Neuroscience may tell us why synesthetes see colored letters and numbers, but how do we explain which colors are assigned to letters and numbers? Nicholas Root, a psycholinguist at the University of Amsterdam, has been asking these questions, too.
“Biology is not making you see a red 5 versus a green 5,” Root explains. “Biology is making you see some color versus no color at all. The association itself comes from different sources, including the truly personal.” I (Meera) immediately thought of Stuttgart pitch’s connection with my A4 alphanumeric pairing. That’s where the influence of one’s environment comes in.
“If your family is a fan of the Oregon Ducks football team, and they have rooms filled with Oregon Ducks posters and jerseys and the logo with the yellow O, maybe your O is yellow because you grew up seeing a yellow O in your home all the time,” Root says.
In a study published in 2015 in PLOS ONE, researchers found that Fisher-Price refrigerator magnets had striking influence on synesthetic associations. There was even a synesthete whose color-letter pairings matched 25 of the 26 letters in the magnet set. Root, who was not involved in this study, describes this phenomenon as “…something the brain latches on to. The colors a synesthete experiences are just a reflection of the environment that they grew up in.”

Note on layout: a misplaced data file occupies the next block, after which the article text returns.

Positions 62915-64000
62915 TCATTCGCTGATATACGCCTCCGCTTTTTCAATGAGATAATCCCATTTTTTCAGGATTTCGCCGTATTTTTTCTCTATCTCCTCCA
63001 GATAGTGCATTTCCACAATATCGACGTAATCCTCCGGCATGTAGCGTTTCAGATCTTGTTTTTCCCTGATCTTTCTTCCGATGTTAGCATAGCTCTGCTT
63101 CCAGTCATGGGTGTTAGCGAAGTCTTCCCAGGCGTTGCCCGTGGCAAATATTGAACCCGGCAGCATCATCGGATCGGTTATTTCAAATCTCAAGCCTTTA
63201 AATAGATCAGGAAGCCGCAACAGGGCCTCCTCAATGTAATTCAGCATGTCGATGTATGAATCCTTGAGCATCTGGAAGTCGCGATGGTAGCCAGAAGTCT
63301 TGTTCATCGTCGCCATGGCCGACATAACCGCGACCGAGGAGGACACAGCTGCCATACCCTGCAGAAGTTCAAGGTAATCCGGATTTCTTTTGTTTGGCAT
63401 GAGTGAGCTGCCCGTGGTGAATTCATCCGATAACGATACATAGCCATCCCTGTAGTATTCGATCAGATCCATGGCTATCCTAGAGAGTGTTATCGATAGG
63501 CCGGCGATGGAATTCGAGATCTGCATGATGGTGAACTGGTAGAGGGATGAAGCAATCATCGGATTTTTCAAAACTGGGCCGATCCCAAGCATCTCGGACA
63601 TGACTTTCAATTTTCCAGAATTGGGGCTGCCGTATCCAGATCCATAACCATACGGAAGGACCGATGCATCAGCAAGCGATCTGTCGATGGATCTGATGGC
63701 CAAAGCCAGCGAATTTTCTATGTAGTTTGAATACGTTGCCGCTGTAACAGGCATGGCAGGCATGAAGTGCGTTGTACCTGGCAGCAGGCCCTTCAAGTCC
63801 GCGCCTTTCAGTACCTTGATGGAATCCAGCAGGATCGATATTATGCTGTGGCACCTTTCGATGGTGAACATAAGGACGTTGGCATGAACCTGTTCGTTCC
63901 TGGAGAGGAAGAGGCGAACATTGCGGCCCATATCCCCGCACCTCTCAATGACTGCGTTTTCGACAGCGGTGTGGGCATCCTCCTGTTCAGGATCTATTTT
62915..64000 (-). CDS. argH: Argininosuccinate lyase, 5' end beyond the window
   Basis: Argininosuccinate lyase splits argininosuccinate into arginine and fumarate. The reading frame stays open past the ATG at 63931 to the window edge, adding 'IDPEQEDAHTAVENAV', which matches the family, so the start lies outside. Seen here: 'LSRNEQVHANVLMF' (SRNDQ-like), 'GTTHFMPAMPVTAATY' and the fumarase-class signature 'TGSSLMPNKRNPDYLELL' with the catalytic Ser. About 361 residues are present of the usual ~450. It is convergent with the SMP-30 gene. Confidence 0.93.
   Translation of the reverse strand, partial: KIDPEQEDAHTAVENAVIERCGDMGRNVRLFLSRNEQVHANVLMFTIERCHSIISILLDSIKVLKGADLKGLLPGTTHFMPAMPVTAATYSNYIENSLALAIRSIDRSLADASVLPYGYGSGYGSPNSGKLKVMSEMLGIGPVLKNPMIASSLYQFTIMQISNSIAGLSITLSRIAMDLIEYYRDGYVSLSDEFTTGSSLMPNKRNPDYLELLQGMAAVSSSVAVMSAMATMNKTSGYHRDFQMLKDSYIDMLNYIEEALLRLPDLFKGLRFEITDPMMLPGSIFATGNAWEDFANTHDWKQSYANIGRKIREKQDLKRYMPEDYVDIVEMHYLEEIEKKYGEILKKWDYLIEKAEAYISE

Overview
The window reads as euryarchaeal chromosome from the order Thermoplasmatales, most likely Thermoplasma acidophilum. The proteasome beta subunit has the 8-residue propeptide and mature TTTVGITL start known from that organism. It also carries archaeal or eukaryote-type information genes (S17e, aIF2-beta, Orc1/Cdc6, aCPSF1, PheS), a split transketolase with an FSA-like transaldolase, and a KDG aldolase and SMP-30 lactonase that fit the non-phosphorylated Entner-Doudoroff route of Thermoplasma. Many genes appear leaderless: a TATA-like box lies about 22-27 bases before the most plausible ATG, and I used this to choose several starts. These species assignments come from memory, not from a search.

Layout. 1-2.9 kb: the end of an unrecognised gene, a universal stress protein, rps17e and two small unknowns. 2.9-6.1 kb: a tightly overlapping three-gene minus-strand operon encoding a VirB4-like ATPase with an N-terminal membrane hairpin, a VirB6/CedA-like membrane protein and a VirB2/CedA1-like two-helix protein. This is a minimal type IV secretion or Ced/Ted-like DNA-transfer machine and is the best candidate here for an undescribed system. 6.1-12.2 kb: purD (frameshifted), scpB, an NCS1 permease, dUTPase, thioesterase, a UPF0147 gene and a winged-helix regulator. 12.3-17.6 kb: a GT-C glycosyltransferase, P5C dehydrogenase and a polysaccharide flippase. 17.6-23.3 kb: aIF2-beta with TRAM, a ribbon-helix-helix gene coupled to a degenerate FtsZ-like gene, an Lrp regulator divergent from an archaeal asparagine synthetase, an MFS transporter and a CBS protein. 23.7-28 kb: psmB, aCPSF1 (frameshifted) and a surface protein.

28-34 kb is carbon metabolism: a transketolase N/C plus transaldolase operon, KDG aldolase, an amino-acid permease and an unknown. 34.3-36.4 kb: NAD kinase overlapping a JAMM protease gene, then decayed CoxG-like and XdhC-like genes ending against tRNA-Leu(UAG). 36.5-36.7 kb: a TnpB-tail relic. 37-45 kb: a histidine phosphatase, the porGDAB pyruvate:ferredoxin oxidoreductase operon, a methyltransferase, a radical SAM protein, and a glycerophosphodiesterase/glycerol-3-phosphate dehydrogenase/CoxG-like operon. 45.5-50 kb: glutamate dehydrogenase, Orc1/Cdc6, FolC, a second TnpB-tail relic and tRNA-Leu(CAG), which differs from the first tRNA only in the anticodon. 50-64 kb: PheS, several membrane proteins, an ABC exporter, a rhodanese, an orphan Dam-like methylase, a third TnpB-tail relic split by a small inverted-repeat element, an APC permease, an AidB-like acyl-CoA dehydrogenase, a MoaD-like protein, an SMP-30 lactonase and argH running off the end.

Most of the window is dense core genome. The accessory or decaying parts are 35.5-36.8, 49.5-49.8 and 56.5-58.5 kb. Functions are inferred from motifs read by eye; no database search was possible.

We’d like to suggest an analogy to another natural phenomenon: fossils preserved in amber. As you peer into a piece of golden amber, you are looking into the past. You may see an extinct bug, a prehistoric flower, or a dinosaur feather, a tiny relic from the past preserved in a golden time capsule. Synesthesia works similarly. Genetics and neurobiology produce the resin, perhaps the hyperconnectivity. But what the resin captures — the specific associations — come from the synesthete’s individual environment and experiences. The perceptual intermingling that the synesthete experiences is like a piece of psychological amber that has trapped an environmental influence of their past.
Most often, pieces of amber contain something mundane; they may preserve only dirt or air bubbles, but those things can be significant, too, it can tell us about the past. By analogy, most synesthetic associations also have trivial origins. Is L orange because of a logo of a brand I was exposed to a lot as a child? Is K
lavender because of a poster on my bedroom wall? The source material being personal, a connection that might seem trivial to others may be significant for the synesthete in what it tells them about their past.
Sometimes, though, pieces of amber contain something extraordinary, like a spider attacking a wasp or an insect hatching out of an egg. Synesthesia too, can capture something extraordinary – bits of our culture at large. As with the Fisher Price magnets, when the source of the associations is cultural, you see similar associations over a larger group. “What's nice about culture is that it's consistent between people,” Root says.
In a 2019 study, when Root was a PhD student at the University of California San Diego, he and his colleague made a striking discovery. They tested 5 to 7-year-old girl synesthetes and found that they tended to associate the first initial of their first names with the color pink. Synesthetic adult women internalized the association and also tended to associate their first initial with pink. When prompted to assign colors, even if the association took some thought, non-synesthetic adult women associated their first initial with their current favorite color, which differed from one person to the next; they had not internalized an association with pink.